A top-ranking Georgia Department of Education official has been fired after making a racially charged comment on his personal Facebook page, 11 Alive reports, the latest in a spate of homophobic and anti-Muslim posts made from the account.
Jeremy Spencer, who was the associate superintendent of virtual instruction for the Georgia Department of Education, was ultimately terminated after a series of offensive posts.
The latest, made Jan. 1, read, “If I read one more thing about the Finland education system….not everybody in the US public schools are WHITE,” insinuating that U.S. public schools are not as successful as Finnish schools because of nonwhite students.
“[Spencer] doesn’t think Georgia students can compete with students in other countries because we have nonwhite students here. That is a vile and racist thought, and he should not be in charge of creating curriculum in Georgia,” Bryan Long, the executive director of progressive watchdog group Better Georgia, told the news station. “What’s important to know is, this wasn’t one wrong post. This wasn’t one mistake. This was a toxic stream of racist posts and bigoted posts and anti-Muslim posts and anti-gay posts going back months.”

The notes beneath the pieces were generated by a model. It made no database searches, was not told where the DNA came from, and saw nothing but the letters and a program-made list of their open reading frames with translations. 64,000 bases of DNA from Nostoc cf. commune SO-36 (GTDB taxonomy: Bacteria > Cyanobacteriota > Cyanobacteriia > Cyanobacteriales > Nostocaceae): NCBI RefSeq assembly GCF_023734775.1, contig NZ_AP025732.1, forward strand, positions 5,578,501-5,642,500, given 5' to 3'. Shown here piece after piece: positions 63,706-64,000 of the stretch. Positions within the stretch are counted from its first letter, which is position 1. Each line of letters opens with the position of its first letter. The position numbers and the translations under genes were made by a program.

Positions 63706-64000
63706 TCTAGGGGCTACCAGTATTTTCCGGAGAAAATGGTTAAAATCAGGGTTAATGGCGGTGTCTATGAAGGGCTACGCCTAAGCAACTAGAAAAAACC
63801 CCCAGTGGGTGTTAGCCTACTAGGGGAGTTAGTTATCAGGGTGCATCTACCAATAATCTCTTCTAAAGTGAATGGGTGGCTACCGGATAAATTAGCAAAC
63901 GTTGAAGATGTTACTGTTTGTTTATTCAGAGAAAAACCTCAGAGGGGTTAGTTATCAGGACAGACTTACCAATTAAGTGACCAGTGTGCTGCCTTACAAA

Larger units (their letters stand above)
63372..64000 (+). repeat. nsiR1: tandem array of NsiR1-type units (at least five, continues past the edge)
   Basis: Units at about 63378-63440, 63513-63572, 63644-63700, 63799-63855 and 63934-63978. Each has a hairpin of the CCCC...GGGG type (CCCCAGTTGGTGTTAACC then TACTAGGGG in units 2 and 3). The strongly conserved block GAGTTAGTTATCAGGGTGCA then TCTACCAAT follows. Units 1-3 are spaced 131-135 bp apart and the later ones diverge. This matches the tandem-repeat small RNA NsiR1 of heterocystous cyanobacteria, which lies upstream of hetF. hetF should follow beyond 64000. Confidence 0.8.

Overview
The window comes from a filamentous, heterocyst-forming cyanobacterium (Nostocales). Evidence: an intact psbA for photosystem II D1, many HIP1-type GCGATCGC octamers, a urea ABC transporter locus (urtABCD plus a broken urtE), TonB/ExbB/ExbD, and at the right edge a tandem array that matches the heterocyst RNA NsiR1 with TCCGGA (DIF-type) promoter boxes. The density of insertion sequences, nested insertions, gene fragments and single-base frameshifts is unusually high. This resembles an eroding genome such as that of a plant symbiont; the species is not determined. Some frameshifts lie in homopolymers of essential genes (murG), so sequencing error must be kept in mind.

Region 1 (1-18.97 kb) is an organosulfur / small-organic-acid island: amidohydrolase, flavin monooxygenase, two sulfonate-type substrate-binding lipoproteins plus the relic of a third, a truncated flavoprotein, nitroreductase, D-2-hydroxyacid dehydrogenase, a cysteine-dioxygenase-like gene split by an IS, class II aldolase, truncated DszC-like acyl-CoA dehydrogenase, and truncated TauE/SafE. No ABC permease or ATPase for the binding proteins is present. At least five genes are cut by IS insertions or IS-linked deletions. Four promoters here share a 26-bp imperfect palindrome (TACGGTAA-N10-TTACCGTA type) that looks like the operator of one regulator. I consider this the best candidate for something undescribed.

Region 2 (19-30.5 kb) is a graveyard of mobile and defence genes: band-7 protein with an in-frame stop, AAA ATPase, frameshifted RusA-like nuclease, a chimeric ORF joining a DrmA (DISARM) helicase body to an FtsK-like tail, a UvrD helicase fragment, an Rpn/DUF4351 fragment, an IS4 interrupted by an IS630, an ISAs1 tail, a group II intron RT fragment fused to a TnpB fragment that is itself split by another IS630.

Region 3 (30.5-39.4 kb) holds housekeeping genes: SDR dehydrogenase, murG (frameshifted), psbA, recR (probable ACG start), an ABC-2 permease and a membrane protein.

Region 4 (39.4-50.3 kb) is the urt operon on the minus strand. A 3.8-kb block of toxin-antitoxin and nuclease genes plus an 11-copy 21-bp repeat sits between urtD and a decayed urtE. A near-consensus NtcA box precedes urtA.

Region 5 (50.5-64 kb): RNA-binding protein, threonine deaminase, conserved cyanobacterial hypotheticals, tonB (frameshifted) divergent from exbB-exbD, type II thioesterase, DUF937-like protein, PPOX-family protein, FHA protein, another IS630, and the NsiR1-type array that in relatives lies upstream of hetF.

Another post, made Oct. 11, read, “If you wipe your butt with your bare hand but consider bacon to be unclean, You may be a Muslim.” And another, on Oct. 16, read, “How can I be reclassified as an ‘undocumented student’ and get free stuff?”
In another post, which included a meme of Ahmed Mohamed, the student who had been arrested for bringing a handmade clock to school, taunted, “Don’t forget to set your clocks (bombs) back.”
On Tuesday, State Superintendent Richard Woods released a statement:
Like most people, I was disheartened and disgusted to see the posts made by Mr. Spencer on his Facebook page. These posts in no way reflect my opinions, or those of the Department of Education. As of this morning, Mr. Spencer is no longer an employee of the Department of Education. My job, and the job of all employees at the Department of Education, is to look out for the educational well-being of all of Georgia’s 1.7 million students, and more than 100,000 teachers and educators.
Read more at 11Alive.